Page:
Linda Maye Adams

Writing in Public, Story 6, Scene 6


The warm sunshine did little to help brighten Nikki’s mood.  The hotel had a patio that overlooked a rustic garden, fragrant with late summer blooms.  It should have cheered her because she liked looking at nature, but Brian had left her furious.

She took off the anorak jacket and draped over the railing, resting her arms on it.  A lemon-yellow butterfly did a prima donna dance, fluttering along the tops of the milkweed, and never quite satisfied.

Brian’s words clanged in her ears.  Was she being indecisive about the house?

Ever since she’d gotten the news, everyone had been telling her to sell the house.  They all seemed shocked when she said she hadn’t made up her mind.  Even her cousin, who had roamed the house with her when they were children, had seemed mystified because the choice was so “obvious.”

The butterfly landed on a purple milkweed, wings folding and unfolding leisurely.  Then it was off again, dancing in search of another flower.

She couldn’t help it: a smile spread across her face.  The butterfly had an innocent charm in its mission to find the next flower.

A dog collar rattled behind her.   She glanced over her shoulder.  It was the man she’d seen out by the house earlier, Randy.  He was carrying Molly.

“Does that dog walk?” she asked.

“I carry her around people,” Randy said.  “She’s so small that she’d get tripped over.  And I’m on a mission.”

“A mission?” Nikki said.

“Mmmm.  Erin, the hotel clerk, said you needed a friend.  She volunteered Molly.”

Nikki turned around, resting her hips on the railing.  “So you just come to the hotel when Erin calls?”

His face reddened, which she found quite charming.  “I was visiting Erin.  She’s got all the great stories in town.  Right now, the story seems to be you.”

“I’m a story, huh?”

Randy shrugged, then set Molly down. “New person in town is always a story.”

“So what are they saying?” she asked.

Molly wandered in Nikki’s direction, dragging the red leash behind her.  A cold nose touched Nikki’s foot, officially inspecting her.

“That you look like Adelia Chandler,” Randy blurted.  “There’s a picture of her in the library, taken after the house was built.”

Adelia.  Nikki had heard of her great-great-grandmother, though she’d had to work to find out.  It was amazing how, even with all this information available online, that her own father had no idea who she was.  His knowledge of the family stopped with his father, his grandfather having died long before he was born.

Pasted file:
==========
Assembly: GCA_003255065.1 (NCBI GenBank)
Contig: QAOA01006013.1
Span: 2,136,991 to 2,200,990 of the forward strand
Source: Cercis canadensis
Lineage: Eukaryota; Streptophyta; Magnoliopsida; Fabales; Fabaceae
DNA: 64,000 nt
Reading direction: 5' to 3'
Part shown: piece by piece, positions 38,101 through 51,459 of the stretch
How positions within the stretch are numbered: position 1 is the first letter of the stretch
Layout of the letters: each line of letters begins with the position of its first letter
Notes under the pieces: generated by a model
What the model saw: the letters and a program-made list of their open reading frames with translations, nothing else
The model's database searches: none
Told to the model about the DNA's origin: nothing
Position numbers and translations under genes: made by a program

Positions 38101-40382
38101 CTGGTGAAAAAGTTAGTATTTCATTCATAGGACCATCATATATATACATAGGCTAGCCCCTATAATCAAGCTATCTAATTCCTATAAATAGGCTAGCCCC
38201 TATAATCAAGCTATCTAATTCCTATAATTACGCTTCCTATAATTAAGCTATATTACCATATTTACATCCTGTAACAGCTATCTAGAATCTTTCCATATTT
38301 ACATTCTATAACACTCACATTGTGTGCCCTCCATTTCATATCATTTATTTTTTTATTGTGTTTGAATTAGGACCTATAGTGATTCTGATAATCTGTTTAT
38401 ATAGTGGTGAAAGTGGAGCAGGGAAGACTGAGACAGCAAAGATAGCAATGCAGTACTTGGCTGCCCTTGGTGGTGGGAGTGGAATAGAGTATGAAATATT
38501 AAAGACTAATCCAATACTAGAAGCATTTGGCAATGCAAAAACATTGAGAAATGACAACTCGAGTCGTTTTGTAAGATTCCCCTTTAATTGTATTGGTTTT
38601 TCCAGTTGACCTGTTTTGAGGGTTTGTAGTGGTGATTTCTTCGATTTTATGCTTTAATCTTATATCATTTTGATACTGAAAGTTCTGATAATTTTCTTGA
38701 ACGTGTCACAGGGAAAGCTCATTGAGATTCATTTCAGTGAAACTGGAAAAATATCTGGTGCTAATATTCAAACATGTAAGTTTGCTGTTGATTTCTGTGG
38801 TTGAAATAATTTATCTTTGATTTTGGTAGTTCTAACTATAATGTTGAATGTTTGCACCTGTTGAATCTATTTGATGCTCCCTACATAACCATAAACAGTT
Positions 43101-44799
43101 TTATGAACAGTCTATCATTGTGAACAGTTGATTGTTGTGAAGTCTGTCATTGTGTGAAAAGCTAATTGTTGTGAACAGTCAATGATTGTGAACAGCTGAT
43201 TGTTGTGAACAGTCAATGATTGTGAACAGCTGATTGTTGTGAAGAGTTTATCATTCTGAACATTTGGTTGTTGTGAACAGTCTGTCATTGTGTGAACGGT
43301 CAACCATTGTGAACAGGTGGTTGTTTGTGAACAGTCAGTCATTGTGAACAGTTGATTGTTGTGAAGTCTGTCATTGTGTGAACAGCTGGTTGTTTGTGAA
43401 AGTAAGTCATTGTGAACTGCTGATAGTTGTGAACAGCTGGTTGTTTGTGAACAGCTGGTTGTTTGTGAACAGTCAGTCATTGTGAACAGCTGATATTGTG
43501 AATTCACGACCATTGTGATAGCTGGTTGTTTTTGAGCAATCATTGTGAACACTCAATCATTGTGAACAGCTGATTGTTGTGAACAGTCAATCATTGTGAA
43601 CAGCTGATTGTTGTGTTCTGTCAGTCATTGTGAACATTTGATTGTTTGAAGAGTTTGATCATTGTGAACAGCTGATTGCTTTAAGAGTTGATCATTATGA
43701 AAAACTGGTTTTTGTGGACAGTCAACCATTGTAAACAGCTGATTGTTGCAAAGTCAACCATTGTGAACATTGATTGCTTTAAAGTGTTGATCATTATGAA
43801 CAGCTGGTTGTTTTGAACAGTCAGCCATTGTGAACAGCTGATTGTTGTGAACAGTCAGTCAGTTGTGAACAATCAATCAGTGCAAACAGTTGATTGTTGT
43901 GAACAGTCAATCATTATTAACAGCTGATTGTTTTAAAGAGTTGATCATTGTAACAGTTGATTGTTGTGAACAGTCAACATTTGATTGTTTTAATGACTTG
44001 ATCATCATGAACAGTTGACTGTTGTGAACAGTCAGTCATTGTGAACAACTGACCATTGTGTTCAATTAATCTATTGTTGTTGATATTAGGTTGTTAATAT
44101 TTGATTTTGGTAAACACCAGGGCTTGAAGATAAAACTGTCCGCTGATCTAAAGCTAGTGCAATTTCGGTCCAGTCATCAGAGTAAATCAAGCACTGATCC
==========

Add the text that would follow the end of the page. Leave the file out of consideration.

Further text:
“Adelia lived in the house?” she asked.

She liked the way Randy’s smile lit up his face.  “Oh, they had grand parties,” he said.  “No, not parties.  Galas.  Balls.  It was a very different time.  It took so long to get anywhere that people came from all over to see each other and celebrate births and weddings.”

Nikki imagined what that must have been like.  Women in elegant dresses and petticoats—fanciful colors of course—sitting on the fainting couch as they talked.  A man in a three-piece suit with a gold watch fob stretched across the front seated at the piano, fingers racing across the keys.

“Can you tell me what happened with my two aunts?” she asked.  “You must have known them.  I visited them when I was little, but it seems like…I don’t know, like they fell out of time.”

Molly barked once, reminding them both that no one was paying attention to her.  Nikki scratched behind the dog’s ears.  When she stopped, Molly nudged her.  More!  More!

“I always walked Molly in the area,” he said.  “Both of your aunts would come out sometimes and talk to her.  They were elderly, very frail.  They liked that Molly was so small.  Some of the bigger dogs like to jump.”

His voice fell off.  Pain showed on his face.

“I got a cold and didn’t go out for a week,” he said.  “When I passed by the house, there was a pile of newspapers …”

Nikki turned back to watch the fluttering butterfly.  “My family was here all the time when I was growing… Christmas, summer vacation.  But after a while, it just stopped.  I don’t know why.”

“Have you looked inside?” Randy asked. “Maybe they left something behind.  If you’re scared of spiders, we can send Molly in first.  She’ll bark at them.”

Nikki laughed.  Out in the milkweeds, the butterfly stopped its frenetic fluttering and landed next to another butterfly.

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